“How am I going to tell him?” Jack asked.

            “I would think he knows.”

            “Maybe,” he said with a frown. “But I try to keep the details from him.”


            “I don’t want this on his mind. He’s got classes to worry about, and I want him doing well. He has to take school seriously.”

            “God, I wouldn’t know what to say. Damn cancer. Took my Mom and raised hell with my family.”

            “But we have to keep trying.”

            “We do. I see you doing that with your walks.”

            “I think it drives the attendants crazy, but I have to keep trying. Just hope I’m not too much of a burden on my wife.”

            “Hell, she knew the job was dangerous when she took it.”

            “I don’t think she bargained for this,” Jack sighed.

            “Maybe it won’t be so bad. You can walk on your own now.”

            “A little bit. Doubt I’ll ever use this hand again.”

            “But your mind’s still there.”

            “If you say so,” Jack replied with a smile.

            “I know so. Well, I have to get down there in a bit. Got my big evaluation today. I am going to kick some serious ass.”

            “That’s the spirit!”

            And so it went. Jack was high maintenance due to the effects of his stroke, but he made it out of Genesis shortly after I left. Over the coming months we called one another and shared various stories and updates about how our lives were unfolding. Occasionally, we talked about falls or medical problems, which are minion in anyone with chronic diseases. But mostly, we discussed life in general, as in Jack’s love of the many types of birds that flocked to the feeders at his house. Then I got the call wherein Jack related that the doctors at DHMC told him that further chemo was pointless. The cancer had spread from his bladder.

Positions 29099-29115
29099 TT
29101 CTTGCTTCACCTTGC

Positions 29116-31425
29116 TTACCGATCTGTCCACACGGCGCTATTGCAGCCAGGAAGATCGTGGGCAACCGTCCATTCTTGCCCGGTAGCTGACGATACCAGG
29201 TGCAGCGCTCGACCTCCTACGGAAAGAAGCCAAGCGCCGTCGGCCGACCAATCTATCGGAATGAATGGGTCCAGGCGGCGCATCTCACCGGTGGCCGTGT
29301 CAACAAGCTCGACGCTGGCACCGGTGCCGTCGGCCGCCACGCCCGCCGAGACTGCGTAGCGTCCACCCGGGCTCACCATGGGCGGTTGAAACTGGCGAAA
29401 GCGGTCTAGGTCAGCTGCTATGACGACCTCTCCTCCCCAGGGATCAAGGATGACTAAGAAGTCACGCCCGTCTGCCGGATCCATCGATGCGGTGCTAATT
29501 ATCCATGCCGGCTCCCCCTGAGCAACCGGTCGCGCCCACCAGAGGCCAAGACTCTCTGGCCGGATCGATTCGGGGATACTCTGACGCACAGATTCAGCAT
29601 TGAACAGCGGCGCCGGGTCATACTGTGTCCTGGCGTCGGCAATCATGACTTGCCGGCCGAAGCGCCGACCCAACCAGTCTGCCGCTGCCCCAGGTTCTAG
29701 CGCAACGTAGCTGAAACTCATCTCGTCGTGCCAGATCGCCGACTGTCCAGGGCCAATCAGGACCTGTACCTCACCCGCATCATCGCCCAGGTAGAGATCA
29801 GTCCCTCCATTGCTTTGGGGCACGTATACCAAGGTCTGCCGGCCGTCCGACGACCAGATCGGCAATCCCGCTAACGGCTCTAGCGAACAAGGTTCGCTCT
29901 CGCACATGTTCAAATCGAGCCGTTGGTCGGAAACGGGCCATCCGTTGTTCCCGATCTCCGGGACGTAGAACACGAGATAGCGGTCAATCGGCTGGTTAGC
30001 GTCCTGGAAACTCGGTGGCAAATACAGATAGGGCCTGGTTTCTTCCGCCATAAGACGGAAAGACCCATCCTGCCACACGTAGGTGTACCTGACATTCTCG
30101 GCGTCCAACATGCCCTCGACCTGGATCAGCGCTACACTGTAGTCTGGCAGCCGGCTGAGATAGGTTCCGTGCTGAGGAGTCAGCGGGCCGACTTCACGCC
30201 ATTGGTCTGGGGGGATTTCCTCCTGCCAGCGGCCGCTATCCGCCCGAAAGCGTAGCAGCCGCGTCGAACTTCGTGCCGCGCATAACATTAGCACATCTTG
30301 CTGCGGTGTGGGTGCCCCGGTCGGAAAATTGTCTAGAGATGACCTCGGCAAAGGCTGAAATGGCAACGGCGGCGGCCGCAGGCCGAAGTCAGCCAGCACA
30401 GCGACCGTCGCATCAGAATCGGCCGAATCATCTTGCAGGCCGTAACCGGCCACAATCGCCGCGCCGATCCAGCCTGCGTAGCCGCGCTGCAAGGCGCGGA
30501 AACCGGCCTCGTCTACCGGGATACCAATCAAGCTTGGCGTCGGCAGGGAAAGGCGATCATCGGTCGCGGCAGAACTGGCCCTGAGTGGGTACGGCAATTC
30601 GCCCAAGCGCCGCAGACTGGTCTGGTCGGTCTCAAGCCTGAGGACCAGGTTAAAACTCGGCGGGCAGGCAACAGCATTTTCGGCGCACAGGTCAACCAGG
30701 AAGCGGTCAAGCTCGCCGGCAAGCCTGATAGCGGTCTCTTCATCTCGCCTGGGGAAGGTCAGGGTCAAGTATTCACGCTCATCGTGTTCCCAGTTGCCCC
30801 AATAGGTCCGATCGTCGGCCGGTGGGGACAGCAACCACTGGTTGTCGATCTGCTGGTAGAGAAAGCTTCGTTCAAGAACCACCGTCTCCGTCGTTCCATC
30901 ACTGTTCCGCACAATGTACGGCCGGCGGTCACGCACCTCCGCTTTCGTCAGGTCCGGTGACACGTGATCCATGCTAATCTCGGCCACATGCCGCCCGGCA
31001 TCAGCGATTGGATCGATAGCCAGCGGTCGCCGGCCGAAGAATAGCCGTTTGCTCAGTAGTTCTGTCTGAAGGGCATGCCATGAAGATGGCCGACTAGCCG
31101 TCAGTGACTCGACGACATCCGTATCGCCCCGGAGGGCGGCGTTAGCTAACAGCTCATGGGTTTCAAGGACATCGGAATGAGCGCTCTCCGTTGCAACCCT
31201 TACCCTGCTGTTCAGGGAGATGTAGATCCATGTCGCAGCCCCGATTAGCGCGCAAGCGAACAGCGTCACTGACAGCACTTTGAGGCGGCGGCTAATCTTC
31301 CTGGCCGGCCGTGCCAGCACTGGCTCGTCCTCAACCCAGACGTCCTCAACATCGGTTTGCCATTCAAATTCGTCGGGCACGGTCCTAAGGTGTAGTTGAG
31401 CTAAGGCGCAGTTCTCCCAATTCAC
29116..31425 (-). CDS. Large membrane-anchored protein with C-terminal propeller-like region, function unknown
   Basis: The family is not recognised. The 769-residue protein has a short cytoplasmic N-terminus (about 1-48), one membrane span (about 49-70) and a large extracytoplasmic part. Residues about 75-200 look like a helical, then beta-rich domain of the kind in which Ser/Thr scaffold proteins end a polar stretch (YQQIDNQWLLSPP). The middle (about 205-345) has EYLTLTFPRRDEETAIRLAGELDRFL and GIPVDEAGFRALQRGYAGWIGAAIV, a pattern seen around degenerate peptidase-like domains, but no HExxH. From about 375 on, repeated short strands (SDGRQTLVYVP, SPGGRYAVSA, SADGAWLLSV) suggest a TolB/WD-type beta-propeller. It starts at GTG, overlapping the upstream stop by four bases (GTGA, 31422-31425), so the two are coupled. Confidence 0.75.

I begged him to try Cancer Centers of America or some other hospital, but he was worn and weak. One often hears death in a person’s voice well before it pays a final visit. There were times I called when he could not speak very long, though he reported about the weight loss, lack of appetite, and all the rest. He said he was going back to Genesis, and we both knew it was a one-way trip. I promised I would visit, and thought there would be more time. But I failed my friend, not that there was anything I could have done to ease his passage.

            Time… It’s all about time. We only have so much of it, and squander hours on end in useless and trivial pursuits. We march toward that final period that ends all sentences, and seldom fully consider the things that are truly important while life’s lines are being written. Jack knew what was important, and it all went back to family for him. There he was, ravaged by a stroke and cancer. Yet his concern was always for his son and wife. To my way of thinking, such a perspective is an act of love. And when one loves, one is living fully. I am positive that Jack lived fully until his time came, and hope that I am half as courageous when that period is placed on the end my last sentence.